The Accreditation Council for Continuing Medical Education (ACCME) will not accredit an organization that it defines as a commercial interest, that is an entity that produces, markets, resells, or distributes health care goods or services consumed by, or used on, patients. Thus, commercial interests are not eligible to be accredited organizations offering continuing medical education (CME) credit to physicians.
This decision is based on the concern that commercial interests may use CME events to market their products or services to physicians, who then might inappropriately prescribe or administer those products or services to patients. Studies have shown that CME events supported by pharmaceutical companies, for example, have influenced physicians’ prescribing behaviors. Currently, however, the ACCME does not recognize electronic health record (EHR) vendors, which are part of a multi-billion-dollar business, as commercial interests, and it accredits them to provide or directly influence CME events. Like pharmaceutical company-sponsored CME events, EHR vendor activities, which inherently only focus on use of the sponsoring vendor’s EHR system despite its potential intrinsic limitations, can lead to physician reciprocity. Such events also may inappropriately influence EHR system purchases, upgrades, and implementation decisions. These actions can negatively influence patient safety and care. Thus, the authors of this Perspective call on the ACCME to recognize EHR vendors as commercial interests and remove them from the list of accredited CME providers.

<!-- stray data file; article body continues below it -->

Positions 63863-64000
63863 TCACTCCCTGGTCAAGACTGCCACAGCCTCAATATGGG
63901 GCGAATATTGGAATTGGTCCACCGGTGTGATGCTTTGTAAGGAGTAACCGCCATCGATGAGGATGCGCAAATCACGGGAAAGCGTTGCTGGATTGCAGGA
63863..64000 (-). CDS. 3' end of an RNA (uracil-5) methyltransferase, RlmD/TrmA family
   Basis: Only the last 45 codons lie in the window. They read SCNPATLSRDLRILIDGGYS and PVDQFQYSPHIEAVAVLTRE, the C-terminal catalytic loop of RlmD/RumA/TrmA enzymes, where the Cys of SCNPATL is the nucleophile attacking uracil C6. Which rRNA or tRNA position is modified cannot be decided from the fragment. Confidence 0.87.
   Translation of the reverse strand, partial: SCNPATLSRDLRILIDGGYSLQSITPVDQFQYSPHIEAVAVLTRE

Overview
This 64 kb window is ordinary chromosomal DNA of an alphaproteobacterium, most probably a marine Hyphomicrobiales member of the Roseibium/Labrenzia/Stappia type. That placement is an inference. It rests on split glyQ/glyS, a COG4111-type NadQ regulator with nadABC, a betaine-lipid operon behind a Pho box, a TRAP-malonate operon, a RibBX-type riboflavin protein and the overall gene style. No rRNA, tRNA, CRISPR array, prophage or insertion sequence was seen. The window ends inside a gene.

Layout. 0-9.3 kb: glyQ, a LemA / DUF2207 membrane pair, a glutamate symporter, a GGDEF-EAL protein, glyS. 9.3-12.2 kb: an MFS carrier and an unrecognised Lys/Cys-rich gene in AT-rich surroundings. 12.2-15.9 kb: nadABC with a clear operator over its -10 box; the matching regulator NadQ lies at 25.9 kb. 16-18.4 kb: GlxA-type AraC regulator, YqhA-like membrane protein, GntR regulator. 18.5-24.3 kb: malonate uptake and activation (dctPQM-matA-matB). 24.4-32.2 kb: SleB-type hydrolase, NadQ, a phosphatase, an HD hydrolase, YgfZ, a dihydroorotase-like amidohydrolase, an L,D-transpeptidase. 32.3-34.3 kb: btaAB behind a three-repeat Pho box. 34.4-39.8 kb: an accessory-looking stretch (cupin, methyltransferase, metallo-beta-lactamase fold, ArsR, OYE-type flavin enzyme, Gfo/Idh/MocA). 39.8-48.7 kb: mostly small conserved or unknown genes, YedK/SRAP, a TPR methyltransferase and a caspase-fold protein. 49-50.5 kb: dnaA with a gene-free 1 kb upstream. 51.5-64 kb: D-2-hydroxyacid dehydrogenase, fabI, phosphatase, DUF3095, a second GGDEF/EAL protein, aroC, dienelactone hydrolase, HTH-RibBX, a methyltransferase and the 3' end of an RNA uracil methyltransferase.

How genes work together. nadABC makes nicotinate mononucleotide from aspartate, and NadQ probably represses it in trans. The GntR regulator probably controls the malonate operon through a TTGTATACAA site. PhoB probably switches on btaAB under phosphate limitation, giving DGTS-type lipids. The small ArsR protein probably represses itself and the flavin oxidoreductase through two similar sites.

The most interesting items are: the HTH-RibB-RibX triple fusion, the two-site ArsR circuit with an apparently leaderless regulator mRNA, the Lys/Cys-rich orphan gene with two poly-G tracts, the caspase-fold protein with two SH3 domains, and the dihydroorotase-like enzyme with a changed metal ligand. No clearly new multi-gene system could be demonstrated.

Rubinstein PF, Middleton B, Goodman KW, Lehmann CU. Commercial interests in continuing medical education: Where do electronic health records fit? Academic Medicine 2020 Feb 11. doi: 10.1097/ACM.0000000000003190. [Epub ahead of print]. PMID: 32079950.